caption: Kirsten West Savali authored an essay within the book "Shout Your Abortion."
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Kirsten West Savali authored an essay within the book "Shout Your Abortion."
Shout Your Abortion/Elizabeth Rudge

Radke: Alana, you’ve mentioned in conversation with other people about their abortions, sometimes you’ve noticed some internalized socialization coloring your own reaction. You described a reaction you have sometimes when you hear someone’s had multiple abortions. What was that about?

Edmonson: The way that we’re taught to think about abortion, sometimes it’ll be okay if you’ve had one. That’s fine. But when you hear it’s like two, three, or four… I would say that we’re socialized to think, ‘Oh, you’ve had more than one. Didn’t you learn your lesson the first time?’

It’s like, ‘Oh, you didn’t wear enough clothing. You know you’ve got that cold because you didn’t dress appropriately, and that’s on you now, buddy.’ You know, it’s not. It’s not how it works. Getting pregnant isn’t a lesson, it’s just what our bodies naturally do sometimes, despite all odds.

Radke: Do you think there’s anywhere that you can meet someone who doesn’t want to dehumanize anyone, but has been taught that abortion is immoral or that it’s murder? Or are those two types of people who can’t speak to one another? Or how are we in dialogue together?

Bonow: Shout Your Abortion is all about increasing compassion. I certainly would not ever tell someone that they are wrong for believing that abortion takes a life. That’s absolutely their right to that framing, and it’s that theirs to believe.

However, it’s fundamentally an unjustifiable position if we allow one group of people who has a certain cosmology and feeling about when life begins to dictate the way that freedom works for everyone else — that’s just not the way that democracy is supposed to work. Ultimately, we’re not all going to agree about abortion. There’s always going to be people who think that it’s wrong, and there are going to be people that think it’s not wrong, but at the end of the day, people need to have abortions.

Like any society, when you look at what happens when abortion is unsafe or heavily regulated, people suffer. People have less healthy life outcomes in any possible metric. That’s not right. I also believe that anyone who is forced to continue a pregnancy that they don’t want has lost their right to life. To me, the only person in that equation is the pregnant person.

If someone who is religious, who believes that life begins at conception, disagrees with me — that's okay. But it feels totally insane to me that they would get to design legislation that applies to everyone, especially when we live in a country where 71 percent of Americans support Roe vs. Wade. So people who have abortions are in the norm. People who want to deny access to abortion because of a belief that life begins at conception, they are absolutely in the minority, and we should have legislation that reflects that.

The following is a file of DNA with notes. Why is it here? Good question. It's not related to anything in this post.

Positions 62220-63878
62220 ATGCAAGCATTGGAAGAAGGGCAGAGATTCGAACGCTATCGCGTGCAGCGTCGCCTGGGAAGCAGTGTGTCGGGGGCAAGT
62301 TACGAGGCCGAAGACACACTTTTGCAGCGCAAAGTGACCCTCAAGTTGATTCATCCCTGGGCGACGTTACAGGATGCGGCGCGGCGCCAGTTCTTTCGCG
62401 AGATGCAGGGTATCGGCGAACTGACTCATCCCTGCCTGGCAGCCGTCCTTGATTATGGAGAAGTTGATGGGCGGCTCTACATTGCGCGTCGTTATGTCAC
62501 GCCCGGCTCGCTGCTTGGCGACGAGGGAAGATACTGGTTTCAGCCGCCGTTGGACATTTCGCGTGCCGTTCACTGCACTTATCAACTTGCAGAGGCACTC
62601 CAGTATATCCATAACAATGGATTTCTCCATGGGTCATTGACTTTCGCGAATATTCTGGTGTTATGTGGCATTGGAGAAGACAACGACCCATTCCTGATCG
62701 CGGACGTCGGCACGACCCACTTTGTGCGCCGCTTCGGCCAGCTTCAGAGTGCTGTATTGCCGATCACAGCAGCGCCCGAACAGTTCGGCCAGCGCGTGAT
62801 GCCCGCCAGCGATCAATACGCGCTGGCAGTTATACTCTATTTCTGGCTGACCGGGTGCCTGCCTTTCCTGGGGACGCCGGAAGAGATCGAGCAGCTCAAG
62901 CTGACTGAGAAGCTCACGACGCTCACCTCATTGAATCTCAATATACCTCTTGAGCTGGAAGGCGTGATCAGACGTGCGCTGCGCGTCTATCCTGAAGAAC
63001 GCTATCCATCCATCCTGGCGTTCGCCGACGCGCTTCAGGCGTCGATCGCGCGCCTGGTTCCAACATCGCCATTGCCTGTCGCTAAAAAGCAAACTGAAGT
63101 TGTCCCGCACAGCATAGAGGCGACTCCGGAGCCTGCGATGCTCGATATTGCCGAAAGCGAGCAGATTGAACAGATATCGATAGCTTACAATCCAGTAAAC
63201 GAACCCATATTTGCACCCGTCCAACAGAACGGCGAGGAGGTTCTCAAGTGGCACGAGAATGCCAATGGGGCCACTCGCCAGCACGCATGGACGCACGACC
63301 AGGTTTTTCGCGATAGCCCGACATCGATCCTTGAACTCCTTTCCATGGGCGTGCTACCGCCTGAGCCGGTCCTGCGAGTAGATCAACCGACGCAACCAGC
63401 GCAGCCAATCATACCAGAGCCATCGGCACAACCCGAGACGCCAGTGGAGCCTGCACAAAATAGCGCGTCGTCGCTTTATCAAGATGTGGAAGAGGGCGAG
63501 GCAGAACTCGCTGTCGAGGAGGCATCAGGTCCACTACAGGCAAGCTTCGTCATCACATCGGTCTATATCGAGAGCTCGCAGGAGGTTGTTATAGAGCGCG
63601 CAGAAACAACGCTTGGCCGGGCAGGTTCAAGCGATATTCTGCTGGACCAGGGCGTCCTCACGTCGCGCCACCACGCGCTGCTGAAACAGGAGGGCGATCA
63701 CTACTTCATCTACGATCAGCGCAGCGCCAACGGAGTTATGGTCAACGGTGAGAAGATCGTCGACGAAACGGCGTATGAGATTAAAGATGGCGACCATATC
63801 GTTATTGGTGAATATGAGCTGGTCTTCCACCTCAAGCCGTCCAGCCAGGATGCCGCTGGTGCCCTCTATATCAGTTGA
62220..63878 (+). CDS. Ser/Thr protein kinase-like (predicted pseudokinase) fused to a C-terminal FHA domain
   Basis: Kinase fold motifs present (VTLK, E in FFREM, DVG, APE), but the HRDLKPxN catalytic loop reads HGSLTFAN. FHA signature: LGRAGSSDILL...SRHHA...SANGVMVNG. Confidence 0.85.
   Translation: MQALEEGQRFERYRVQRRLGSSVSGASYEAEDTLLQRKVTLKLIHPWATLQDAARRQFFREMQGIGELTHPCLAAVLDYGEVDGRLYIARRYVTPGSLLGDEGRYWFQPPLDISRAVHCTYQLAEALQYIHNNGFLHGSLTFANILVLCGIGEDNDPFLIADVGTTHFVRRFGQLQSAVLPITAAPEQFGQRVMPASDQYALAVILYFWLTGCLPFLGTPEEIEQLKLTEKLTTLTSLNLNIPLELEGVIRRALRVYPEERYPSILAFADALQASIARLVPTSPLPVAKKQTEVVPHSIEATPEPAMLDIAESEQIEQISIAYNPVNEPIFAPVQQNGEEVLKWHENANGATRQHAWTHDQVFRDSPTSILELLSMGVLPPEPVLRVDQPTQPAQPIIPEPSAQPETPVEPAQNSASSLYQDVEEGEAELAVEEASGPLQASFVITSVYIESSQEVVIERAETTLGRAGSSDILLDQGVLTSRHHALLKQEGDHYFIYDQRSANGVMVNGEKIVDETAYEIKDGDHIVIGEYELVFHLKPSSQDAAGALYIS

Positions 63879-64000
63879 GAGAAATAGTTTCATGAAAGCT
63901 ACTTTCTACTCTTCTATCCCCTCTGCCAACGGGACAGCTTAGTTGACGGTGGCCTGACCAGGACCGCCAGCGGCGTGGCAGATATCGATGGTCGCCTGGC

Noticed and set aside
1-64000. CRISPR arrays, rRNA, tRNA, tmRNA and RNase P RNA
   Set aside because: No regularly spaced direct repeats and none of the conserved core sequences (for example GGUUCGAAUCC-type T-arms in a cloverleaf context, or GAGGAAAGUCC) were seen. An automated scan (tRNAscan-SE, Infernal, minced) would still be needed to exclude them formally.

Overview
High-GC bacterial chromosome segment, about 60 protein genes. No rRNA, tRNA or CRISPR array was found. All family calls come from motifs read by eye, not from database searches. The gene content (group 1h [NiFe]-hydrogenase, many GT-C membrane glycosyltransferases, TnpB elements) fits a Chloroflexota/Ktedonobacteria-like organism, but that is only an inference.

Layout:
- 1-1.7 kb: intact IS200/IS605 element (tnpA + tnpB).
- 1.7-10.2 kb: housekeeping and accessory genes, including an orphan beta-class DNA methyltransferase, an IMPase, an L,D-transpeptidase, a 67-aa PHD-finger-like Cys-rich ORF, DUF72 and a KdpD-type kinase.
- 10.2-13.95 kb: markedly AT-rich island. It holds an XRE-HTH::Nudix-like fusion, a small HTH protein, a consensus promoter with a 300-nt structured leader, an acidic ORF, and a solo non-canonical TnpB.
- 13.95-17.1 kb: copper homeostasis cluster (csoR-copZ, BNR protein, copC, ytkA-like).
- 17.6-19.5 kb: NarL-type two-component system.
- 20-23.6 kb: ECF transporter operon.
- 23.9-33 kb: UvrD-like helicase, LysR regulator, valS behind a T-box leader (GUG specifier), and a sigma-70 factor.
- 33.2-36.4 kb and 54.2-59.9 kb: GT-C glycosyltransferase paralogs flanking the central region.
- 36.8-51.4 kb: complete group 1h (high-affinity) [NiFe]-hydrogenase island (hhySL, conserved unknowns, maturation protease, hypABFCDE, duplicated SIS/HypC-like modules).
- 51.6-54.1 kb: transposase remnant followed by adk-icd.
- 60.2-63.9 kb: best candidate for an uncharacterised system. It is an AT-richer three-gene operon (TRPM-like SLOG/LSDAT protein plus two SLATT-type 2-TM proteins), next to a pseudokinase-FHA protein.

Radke: Have you found yourself more able to fill in the humanity of people you may have had trouble doing that with?

Bonow: I don’t think I necessarily had trouble… I think before Shout Your Abortion, I had never spoken to someone who had five abortions before.

I think the vast majority of listeners probably are having an internal reaction to me even just saying someone’s who's had five abortions, and I think when that’s a person you’ve never spoken to, that’s a story you’ve never read, that’s unfathomable.

Ultimately, it’s totally a thing that happens and it happens for all sorts of different reasons. The only way demystify that situation, which sounds pretty extreme on paper, is to talk to someone about how that happened and what that was like for them.

We don't just want you to engage with our stories because it's the ‘woke’ thing to do or because you ‘owe us’ this attention of yours. We want you to expand your perception.

Radke: You say, Amelia that there's there's nothing brash about this but this started with your Facebook post, and then after that you posted:


Sounds brash.

Bonow: You know, it’s kind of funny to make your parents uncomfortable on social media. I'm not trying feign innocence and say I didn't know that people would have a reaction to this.

No — I knew that I was telling every extended family member, my former teachers, my old male bosses — I knew that I was telling all of those people that I'd had an abortion that I felt great about that.

That was not something that they'd probably ever heard someone say before. I think that there is something radical about celebrating exactly who you are and where you've been to get there in a world that promises to punish you for doing that.

So if there if it feels like there is a celebratory vibe there, it’s because I'm proud of myself for being who I am, and for being loud about it even though the opposition has tried to terrorize us into silence and has done so really effectively for forever. Why would I not be proud of that?

Produced for the web by Brie Ripley